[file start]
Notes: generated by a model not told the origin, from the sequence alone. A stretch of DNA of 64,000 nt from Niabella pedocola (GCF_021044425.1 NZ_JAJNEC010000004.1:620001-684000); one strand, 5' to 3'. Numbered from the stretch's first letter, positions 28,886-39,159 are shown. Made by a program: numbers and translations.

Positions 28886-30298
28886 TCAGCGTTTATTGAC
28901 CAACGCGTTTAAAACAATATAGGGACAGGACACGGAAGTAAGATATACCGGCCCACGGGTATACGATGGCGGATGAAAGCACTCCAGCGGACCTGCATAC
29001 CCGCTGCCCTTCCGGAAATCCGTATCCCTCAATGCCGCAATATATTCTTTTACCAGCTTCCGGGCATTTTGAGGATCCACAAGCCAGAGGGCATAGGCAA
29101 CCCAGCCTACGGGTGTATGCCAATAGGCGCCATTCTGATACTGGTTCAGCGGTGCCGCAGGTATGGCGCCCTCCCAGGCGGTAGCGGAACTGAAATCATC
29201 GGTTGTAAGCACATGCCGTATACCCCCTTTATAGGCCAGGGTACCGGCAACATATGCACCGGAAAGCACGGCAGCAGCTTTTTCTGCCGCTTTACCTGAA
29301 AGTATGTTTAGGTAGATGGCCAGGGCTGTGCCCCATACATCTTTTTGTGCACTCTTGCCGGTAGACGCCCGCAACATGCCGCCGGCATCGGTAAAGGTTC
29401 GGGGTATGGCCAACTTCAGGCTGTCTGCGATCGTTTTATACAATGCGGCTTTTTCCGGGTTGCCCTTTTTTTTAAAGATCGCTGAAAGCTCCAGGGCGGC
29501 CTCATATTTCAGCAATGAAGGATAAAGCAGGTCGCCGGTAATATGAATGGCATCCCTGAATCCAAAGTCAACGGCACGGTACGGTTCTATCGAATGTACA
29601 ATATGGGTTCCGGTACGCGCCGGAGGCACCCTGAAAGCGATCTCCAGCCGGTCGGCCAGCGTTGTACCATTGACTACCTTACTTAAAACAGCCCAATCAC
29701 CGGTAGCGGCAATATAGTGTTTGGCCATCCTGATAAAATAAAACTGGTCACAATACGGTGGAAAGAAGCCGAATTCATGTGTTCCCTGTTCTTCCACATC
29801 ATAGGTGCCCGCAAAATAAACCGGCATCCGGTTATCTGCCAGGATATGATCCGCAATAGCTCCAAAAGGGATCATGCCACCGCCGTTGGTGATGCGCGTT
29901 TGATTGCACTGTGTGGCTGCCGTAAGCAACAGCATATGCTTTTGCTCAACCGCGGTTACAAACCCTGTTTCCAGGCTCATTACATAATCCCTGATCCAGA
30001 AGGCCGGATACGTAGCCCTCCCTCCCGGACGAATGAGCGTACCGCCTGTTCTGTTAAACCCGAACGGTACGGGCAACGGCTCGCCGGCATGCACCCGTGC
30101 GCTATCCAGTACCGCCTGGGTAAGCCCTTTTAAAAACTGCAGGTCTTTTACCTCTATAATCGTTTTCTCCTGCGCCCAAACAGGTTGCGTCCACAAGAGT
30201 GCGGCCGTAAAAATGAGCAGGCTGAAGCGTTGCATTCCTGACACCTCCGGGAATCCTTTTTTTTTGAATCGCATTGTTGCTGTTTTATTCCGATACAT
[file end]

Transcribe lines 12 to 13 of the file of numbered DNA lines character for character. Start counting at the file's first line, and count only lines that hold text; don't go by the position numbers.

29701 CGGTAGCGGCAATATAGTGTTTGGCCATCCTGATAAAATAAAACTGGTCACAATACGGTGGAAAGAAGCCGAATTCATGTGTTCCCTGTTCTTCCACATC
29801 ATAGGTGCCCGCAAAATAAACCGGCATCCGGTTATCTGCCAGGATATGATCCGCAATAGCTCCAAAAGGGATCATGCCACCGCCGTTGGTGATGCGCGTT